Why Sport for Development is so Important as We Emerge from the Pandemic
Sport for Development enables organisations like ours to support children and young people who might need a bit of extra help as they grow.
Physical activity and sport are powerful tools that enable young people to access positive opportunities from an early age. These opportunities often act as protective factors that counterbalance the risk factors children and young people can come across every day.
What Do We Mean by Risk Factors and Protective Factors?
Risk factors include negative aspects to a young person’s life and can be personal to them. Risk factors could arise through family, school or from their wider community. Examples could include alienation, lack of social commitment, poor parental supervision, school disruption or living in a community facing disadvantage.
In contrast, protective factors can include anything that moderates the negative impact of these risks. Protective factors could include personal resilience, support and guidance from parents or carers, or links to adults and peers with positive attitudes (e.g. activity leaders and coaches).
The Benefits of Sport for Development
Sport for Development opportunities not only help improve young people’s physical and mental health, but it can also support their social and educational development. Plus, it can enable participants to have fun through play, exercise and general movement.
As young people living in some communities can become more susceptible to being involved in anti-social behaviour or disengaging from school, Sport for Development can also provide a pathway out of vulnerability.
Sport for Development can build stronger and more connected communities by listening to young people, seeking to understand their hopes and fears, and realising their potential. It can also build stronger communities by bringing people together to talk about community issues and look for solutions from within the community.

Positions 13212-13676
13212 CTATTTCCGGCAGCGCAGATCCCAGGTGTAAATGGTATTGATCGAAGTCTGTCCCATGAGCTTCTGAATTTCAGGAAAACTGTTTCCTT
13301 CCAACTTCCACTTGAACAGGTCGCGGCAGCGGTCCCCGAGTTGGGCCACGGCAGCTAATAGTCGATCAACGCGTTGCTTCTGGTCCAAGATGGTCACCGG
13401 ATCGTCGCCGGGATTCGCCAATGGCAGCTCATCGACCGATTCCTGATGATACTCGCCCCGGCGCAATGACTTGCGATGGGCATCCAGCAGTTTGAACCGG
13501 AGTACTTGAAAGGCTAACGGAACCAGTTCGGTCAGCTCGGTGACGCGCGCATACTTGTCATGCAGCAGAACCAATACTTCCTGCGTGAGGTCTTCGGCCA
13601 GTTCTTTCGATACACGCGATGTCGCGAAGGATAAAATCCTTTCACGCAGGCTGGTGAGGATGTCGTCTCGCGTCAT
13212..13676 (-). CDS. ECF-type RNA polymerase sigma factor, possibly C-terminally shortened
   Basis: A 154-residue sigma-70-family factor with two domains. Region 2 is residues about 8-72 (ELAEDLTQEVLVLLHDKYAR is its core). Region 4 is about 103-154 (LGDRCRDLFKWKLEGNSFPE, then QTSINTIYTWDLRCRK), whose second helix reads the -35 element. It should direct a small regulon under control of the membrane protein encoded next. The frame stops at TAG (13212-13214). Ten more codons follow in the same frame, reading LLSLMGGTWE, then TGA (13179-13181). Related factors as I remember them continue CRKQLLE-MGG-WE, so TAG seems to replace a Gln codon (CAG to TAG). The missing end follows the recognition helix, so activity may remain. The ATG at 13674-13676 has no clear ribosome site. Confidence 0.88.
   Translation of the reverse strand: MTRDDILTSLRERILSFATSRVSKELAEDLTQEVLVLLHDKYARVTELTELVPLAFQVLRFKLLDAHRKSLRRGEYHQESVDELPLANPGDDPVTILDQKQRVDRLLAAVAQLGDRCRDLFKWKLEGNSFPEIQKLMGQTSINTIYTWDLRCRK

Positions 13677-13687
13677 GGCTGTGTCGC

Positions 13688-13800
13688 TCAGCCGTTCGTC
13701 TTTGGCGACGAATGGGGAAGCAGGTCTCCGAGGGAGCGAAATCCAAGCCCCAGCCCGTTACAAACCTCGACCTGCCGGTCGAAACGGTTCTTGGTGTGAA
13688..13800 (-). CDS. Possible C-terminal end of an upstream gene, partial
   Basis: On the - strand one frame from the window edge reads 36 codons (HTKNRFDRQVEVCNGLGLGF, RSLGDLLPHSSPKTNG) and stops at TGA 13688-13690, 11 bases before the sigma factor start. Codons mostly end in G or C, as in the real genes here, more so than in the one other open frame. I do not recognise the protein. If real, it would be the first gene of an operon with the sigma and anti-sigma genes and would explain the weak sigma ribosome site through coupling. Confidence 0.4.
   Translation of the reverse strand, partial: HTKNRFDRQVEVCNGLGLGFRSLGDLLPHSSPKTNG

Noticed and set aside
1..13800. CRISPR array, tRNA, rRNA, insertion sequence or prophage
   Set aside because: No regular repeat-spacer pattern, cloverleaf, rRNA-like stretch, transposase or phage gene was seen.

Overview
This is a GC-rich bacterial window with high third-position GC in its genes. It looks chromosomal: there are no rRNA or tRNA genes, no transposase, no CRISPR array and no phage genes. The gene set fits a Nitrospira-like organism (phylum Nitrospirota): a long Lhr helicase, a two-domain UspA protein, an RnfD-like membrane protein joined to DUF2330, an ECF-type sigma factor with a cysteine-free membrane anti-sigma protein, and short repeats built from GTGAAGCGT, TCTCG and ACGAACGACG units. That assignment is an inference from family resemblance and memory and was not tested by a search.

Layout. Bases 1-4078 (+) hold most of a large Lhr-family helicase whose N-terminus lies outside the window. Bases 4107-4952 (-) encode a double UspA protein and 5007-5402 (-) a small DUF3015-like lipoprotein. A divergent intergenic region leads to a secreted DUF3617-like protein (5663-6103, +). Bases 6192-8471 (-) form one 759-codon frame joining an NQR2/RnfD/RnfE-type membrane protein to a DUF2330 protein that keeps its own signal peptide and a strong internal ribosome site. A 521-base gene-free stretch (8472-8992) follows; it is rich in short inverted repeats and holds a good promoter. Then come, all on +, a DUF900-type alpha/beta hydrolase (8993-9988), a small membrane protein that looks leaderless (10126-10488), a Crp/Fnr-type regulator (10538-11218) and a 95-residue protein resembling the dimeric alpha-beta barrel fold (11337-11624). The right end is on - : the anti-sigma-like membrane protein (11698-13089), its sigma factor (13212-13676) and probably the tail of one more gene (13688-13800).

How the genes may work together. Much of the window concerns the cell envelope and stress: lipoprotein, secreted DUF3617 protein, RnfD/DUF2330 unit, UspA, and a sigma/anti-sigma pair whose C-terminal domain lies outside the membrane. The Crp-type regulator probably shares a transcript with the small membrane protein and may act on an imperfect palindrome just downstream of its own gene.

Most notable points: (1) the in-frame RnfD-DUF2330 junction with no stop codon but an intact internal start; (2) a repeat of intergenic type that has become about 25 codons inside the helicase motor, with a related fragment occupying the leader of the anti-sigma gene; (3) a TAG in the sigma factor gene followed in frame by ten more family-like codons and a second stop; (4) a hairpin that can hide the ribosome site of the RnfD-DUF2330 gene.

How Does Sport for Development Work?
It all starts with getting to know the young people, understanding them and their lived experiences. It’s also about understanding their communities and where they live. It’s about us learning from them, what life is like for them – what’s good, what’s not so good and how physical activity and sport can tip the balance in the favour of the positive.
Through this approach people working in this sector build trust. Over time they get to know the young people – what activities they enjoy and where they feel safe. Plus, when’s a good day and time and what, if anything, they can afford by way of a contribution towards the cost of taking part.
Sport for Development must continue to play an important role in supporting children and young people as we emerge from COVID-19.
Young people are feeling the effects of isolation. In a survey conducted by Emerging Minds, it was found that two-thirds of school children felt lonely in May 2020, a 50% increase on normal levels.
Further Information on Sport for Development
The role this sector plays in developing young people’s resilience should not be under-estimated. The happiness and wellbeing of certain young people depend on it and the wider work of the activity and sport sector.